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# Welcome to CS 136 (Winter 2011)

Huma Zafar

## Instructional Assistants (IAs): John Doucette, David Loker,

Caelyn McAulay, Alejandro Salinger

## Web page (main information source):

http://www.student.cs.uwaterloo.ca/˜cs136/
Lectures: 5 sections, each Tuesday and Thursday

## CS 136 Winter 2011 01: Introduction to CS 136 1

Textbooks: “How to Design Programs” (HtDP) by Felleisen, Flatt,
Findler, Krishnamurthi (http://www.htdp.org) and “C
Programming: A Modern Approach” (CP:AMA) by K. N. King.

## Marking Scheme: 25% assignments (weekly), 30% midterm, 45%

final exam + bonus

## ⇒ Your assignment average and weighted exam average must

both be greater than 50%

Where to begin?

An Idea

Implementation

Space
(Racket, C, ...)
Complexity

## CS 136 Winter 2011 01: Introduction to CS 136 3

An Idea
A collection of items such that:
• We can add an item to the collection
• We keep
track of the order in which items were added 4

## is the only one that can be seen or removed

18

• We can see
if there is at least one item in the collection

## CS 136 Winter 2011 01: Introduction to CS 136 4

This idea can be precisely described as an Abstract Data Type

## • The type of data that is stored

• A set of operations that can be performed on the data
This specification does not depend on any specific programming
language

## CS 136 Winter 2011 01: Introduction to CS 136 5

Our idea is called a Stack

## The type of data is described as a sequence of items

[a1 , a2 , . . . , an ] such that n ≥ 0

## CS 136 Winter 2011 01: Introduction to CS 136 6

We will allow the following five operations:

## • Make an empty stack (make-stack)

• Add an item to the top of a stack (push)
• Remove an item from the top of a stack (pop)
• Look at the item at the top of a stack (peek)
• Check if the stack is empty (stack-empty?)
However, these descriptions are not precise

## CS 136 Winter 2011 01: Introduction to CS 136 7

Specification of Operations
For each ADT operation, we must specify:

## • The parameters (if any)

• Preconditions: What must be true before performing this
operation?

## • Postconditions: Assuming the preconditions have been satisfied,

what will be true after the operation has been performed?

satisfied?

## CS 136 Winter 2011 01: Introduction to CS 136 8

Specification of Stack Operations
make-stack

• Parameters: None
• Pre: True (i.e. there are no preconditions)
• Post: The empty stack S = [] is produced
push

## • Parameters: An item x and a stack S = [a1 , . . . , an ], n ≥ 0

• Pre: True
• Post: The stack S 0 = [x, a1 , . . . , an ] is produced

## CS 136 Winter 2011 01: Introduction to CS 136 9

Implementation: Code to make each operation work as intended

## • The choice of programming language

• How data is organized and stored within the language

;; stack1.ss
#lang racket

## ;; specify the operations that are ’visible’ to the user

(provide make-stack push pop peek stack-empty?)

## (define make-stack (lambda () empty))

(define (push item S) (cons item S))
(define pop rest)
(define peek first)
(define stack-empty? empty?)

## CS 136 Winter 2011 01: Introduction to CS 136 11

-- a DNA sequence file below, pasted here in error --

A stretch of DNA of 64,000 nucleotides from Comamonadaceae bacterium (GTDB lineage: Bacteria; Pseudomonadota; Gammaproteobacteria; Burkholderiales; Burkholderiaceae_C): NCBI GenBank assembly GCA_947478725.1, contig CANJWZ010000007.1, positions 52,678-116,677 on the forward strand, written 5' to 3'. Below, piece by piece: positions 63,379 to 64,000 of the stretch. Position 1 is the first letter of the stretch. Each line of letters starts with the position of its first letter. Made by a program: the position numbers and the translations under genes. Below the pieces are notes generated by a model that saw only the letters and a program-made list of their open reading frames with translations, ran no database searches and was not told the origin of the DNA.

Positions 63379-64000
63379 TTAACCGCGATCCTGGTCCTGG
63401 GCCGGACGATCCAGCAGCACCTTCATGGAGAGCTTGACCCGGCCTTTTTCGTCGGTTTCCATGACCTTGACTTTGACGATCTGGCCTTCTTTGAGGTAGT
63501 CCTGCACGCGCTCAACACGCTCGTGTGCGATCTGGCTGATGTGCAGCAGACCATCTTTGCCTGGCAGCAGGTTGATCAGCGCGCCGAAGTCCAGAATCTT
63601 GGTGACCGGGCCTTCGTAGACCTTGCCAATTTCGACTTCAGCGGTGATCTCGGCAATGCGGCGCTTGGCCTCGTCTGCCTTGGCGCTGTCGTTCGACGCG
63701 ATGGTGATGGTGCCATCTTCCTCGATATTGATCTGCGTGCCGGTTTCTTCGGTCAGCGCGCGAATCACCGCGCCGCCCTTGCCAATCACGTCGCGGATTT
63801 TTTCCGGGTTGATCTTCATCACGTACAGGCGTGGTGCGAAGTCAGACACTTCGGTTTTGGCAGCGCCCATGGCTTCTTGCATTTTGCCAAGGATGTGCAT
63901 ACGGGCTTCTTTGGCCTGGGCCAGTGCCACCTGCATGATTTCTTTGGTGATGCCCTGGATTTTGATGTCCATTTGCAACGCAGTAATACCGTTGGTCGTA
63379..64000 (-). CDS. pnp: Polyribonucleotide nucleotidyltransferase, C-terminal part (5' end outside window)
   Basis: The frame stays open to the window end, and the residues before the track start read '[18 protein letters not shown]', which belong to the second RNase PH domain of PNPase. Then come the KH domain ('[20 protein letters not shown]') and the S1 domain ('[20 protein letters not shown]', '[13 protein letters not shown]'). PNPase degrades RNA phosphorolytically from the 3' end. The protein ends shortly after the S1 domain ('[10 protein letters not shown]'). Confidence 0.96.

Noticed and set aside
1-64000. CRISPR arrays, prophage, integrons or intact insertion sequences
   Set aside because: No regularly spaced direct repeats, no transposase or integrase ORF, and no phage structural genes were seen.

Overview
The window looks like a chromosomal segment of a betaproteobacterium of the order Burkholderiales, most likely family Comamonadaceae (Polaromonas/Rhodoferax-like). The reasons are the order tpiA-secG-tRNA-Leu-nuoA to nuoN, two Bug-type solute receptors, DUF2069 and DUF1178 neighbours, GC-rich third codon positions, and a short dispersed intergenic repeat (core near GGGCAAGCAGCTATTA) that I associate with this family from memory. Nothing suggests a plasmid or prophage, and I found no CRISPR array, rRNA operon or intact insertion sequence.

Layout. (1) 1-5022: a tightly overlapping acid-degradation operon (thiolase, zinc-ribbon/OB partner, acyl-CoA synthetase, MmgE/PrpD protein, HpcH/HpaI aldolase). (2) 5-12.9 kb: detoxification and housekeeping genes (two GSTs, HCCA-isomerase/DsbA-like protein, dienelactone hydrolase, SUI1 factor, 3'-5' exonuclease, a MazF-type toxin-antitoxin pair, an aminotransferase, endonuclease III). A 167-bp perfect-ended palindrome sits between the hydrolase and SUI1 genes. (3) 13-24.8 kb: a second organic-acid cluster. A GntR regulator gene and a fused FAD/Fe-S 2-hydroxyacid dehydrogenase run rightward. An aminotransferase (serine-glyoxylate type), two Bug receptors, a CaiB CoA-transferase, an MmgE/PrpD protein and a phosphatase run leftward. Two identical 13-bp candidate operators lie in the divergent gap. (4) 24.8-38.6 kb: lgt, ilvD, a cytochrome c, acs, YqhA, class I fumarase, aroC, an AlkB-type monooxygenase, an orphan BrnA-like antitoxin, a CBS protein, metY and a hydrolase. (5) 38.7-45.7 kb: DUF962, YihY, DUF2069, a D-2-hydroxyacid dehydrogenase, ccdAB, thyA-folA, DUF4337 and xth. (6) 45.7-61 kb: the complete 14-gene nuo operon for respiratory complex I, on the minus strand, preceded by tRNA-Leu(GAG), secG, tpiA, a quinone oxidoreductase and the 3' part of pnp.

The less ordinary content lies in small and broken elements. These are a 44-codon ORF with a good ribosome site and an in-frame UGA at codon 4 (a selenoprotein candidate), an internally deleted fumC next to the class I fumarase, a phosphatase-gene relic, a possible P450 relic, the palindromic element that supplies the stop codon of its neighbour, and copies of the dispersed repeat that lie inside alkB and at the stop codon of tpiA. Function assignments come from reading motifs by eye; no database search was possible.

Using this Implementation
;; stack-test.ss
#lang racket

## ;; specify the implementation we are using

(require "stack1.ss")

## CS 136 Winter 2011 01: Introduction to CS 136 12

What can go wrong here?
The implementation in stack1.ss works

## However, it is possible to violate the requirements that items can

only be added, removed, or accessed at the top of the stack:

## CS 136 Winter 2011 01: Introduction to CS 136 13

A Better Implementation
;; stack2.ss
#lang racket
(provide make-stack push pop peek stack-empty?)
;; ’hide’ the data using a structure
(define-struct stk (lst))
(define (make-stack) (make-stk empty))
(define (push v s) (make-stk (cons v (stk-lst s))))
(define (pop s) (make-stk (rest (stk-lst s))))
(define (peek s) (first (stk-lst s)))
(define (stack-empty? s) (empty? (stk-lst s)))

## CS 136 Winter 2011 01: Introduction to CS 136 14

Introduction to Algorithm Analysis
(define (len lst)
(cond
[(empty? lst) 0]
[else (+1 (len (rest lst)))]))

Let T (n) be the running time of len when applied to a list of length
n (measured as the number of substitution steps required)

## CS 136 Winter 2011 01: Introduction to CS 136 15

A condensed trace
Consider the case where n =4
(len ’(p q r s))
⇒ . . . ;; simplification of cond
⇒ (+ 1 (len ’(q r s)))
⇒ . . . ;; T(3) steps
⇒ (+ 1 3)
⇒4

steps

## CS 136 Winter 2011 01: Introduction to CS 136 16

We can give the value of T (n) as a recurrence relation

 a n=0
T (n) =
 b + T (n − 1) n > 0

## Here, a and b are constants

Solution: T (n) = a + bn

## CS 136 Winter 2011 01: Introduction to CS 136 17

Another Example
(define (sum-of-divisors n)
(foldr + 0
(filter (lambda (y) (zero? (remainder n y)))
(build-list n (lambda (x) (add1 x))))))

A quicker analysis:

## CS 136 Winter 2011 01: Introduction to CS 136 18

Big-oh Notation
A convenient way to classify the “size” of a function. Common
classifications include:

• O(1) (constant)
• O(log n) (logarithmic)
• O(n) (linear)
• O(n log n) (loglinear)
• O(2n ) (exponential)

## CS 136 Winter 2011 01: Introduction to CS 136 19

Informally, use the leading term and ignore coefficients

## len has running time T (n) = a + bn ∈ O(n)

sum-of-divisors has running time
T (n) = an + bn + cn = (a + b + c)n ∈ O(n)
O(n) is called linear running time

## CS 136 Winter 2011 01: Introduction to CS 136 20

Formal Definition of Big-oh
f (n) is O(g(n)) if there exist positive constants c and
Definition:
n0 such that f (n) ≤ c · g(n) for all n ≥ n0
“c · g(n) eventually dominates f (n)”

## CS 136 Winter 2011 01: Introduction to CS 136 21

Example: f (n) = 3n2 + 2 and g(n) = n2

2
c g(n) = 5n

f(n) = 3n2 + 2

n0 = 1 n

## CS 136 Winter 2011 01: Introduction to CS 136 22

Big-oh Proofs
• 3n3 + 4n2 − 3n + 10 is O(n3 )
• 3n3 + 4n2 − 3n + 10 is O(n9 )
• 2n2 + 1 is not O(n)